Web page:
With more documents being accessed online, abstracts have taken on an increasingly important role. However, the purpose of an abstract remains the same: to give enough information for an individual to decide whether to read the original document.
Types of Abstracts
The two types of abstracts are informative or descriptive. Informative abstracts are used for structured documents, such as scientific experiments, a survey, or an investigation. Descriptive abstracts, sometimes called indicative abstracts, are written for essays, books, or editorials.
Because many of the original reports are viewed online, when writing an abstract include keywords and search terms that will attract individuals seeking the information found in the original paper. It is important to remember that an abstract is not just a summary or a critique, but rather a concise explanation of another document.
The Writing Center of the University of North Carolina notes that an informational abstract should be no more than 10 percent of the length of the original document, so it is usually at least 250 words. An indicative abstract is about 100 words.
The overriding purpose of an informational abstract is to let the reader decide if they want to read the report. Even though that goal also exists for a descriptive abstract, the primary aim of a descriptive abstract is summarize the chronology of the report in a concise, intelligent manner.
Writing an Informative Abstract
A good approach to take when writing this type of abstract is to adopt the mindset of an unbiased reporter and convey what the study or experiment is about without interjecting personal opinion. According to Indiana University, informative abstracts have four key parts: purpose, methodology, results, and conclusions.
Each section of an informative abstract should accomplish the following:
- Purpose: This should state either the reason for, or objectives of the experiment or investigation.
- Methodology: This section describes the methods and techniques highlighted in the original report.
- Results: To be concise, this portion only includes the most important results from the work.
- Conclusion: This segment states the evaluation or analysis of the experimental results and should briefly explain their implications.
Writing a Descriptive or an Indicative Abstract
Since a descriptive abstract is 100 words or less, a lot of information must be packed into those words. Indiana University also notes that descriptive abstracts have three main parts: scope, arguments used, and conclusions. Each section should accomplish the following:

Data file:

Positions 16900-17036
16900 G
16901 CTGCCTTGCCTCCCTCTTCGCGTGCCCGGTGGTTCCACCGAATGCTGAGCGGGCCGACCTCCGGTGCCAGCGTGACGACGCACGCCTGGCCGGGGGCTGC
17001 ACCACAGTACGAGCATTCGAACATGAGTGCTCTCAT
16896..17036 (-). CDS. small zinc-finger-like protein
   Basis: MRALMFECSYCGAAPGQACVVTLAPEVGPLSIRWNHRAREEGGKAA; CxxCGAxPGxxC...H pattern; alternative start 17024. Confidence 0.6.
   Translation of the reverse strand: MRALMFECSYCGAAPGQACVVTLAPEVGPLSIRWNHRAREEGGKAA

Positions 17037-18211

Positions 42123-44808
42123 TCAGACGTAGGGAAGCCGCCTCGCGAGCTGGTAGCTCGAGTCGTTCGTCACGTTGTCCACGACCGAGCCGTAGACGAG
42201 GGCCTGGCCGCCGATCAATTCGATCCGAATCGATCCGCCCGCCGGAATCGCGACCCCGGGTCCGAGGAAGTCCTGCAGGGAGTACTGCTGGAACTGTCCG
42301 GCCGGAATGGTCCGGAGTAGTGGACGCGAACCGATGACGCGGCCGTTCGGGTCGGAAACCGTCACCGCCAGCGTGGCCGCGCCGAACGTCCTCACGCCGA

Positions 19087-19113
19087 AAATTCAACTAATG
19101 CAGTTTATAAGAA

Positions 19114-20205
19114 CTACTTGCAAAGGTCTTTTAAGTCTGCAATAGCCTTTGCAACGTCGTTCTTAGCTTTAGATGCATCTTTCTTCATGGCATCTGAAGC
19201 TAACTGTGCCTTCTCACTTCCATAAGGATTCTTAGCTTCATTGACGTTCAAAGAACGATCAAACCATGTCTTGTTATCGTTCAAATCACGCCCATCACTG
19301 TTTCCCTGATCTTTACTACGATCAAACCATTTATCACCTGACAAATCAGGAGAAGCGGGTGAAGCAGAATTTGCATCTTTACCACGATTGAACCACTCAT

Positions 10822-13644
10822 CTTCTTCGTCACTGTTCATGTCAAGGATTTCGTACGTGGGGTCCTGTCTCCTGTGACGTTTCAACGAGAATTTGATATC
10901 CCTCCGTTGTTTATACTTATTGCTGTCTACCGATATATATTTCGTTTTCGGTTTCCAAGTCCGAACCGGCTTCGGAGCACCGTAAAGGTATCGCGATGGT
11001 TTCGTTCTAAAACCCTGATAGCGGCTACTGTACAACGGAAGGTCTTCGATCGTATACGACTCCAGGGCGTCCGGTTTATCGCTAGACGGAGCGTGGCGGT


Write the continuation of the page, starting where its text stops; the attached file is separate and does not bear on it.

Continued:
- Scope: This should state the range of material dealt with in the original document. For example, an abstract about Jack London's first eight novels would state that the report covers the years 1900 to 1903 or name the eight novels being examined.
- Arguments Used: This section states the main arguments as well as the counterarguments used in the original document. These are presented in chronological order to show the progression of thought and logic.
- Conclusions: This section reports the original document's closing arguments and the implications of those arguments. This section is based on what the original document states and cannot include personal opinion.
Good writing consists of rewriting, and abstracts are subject to this concept -- maybe more so since the writer must concisely convey a significant amount of information. Once the abstract is written, complete the following four steps from Purdue University to improve the quality:
- Reread the original document with the goal of writing an abstract and specifically look for the respective parts like purpose or methods.
- After rereading the original document, write a rough draft without looking at the report, using your own words to explain what the report is about in an abstract manner. Do not copy and paste sentences from the original document or try to summarize the content. Write everything based on your knowledge of the report.
- Clean up the rough draft by removing any unnecessary information, clarify sentences and concepts as needed, streamline text to remove wordiness, and add any information left out in the first draft of your abstract.
- Proofread and correct any errors.
Still Need Help?
Becoming skilled at abstract writing is often just a matter of practice, but while learning, also read published abstracts and trying to emulate them. Look at good versus bad abstract examples to help reiterate what an excellent abstract entails.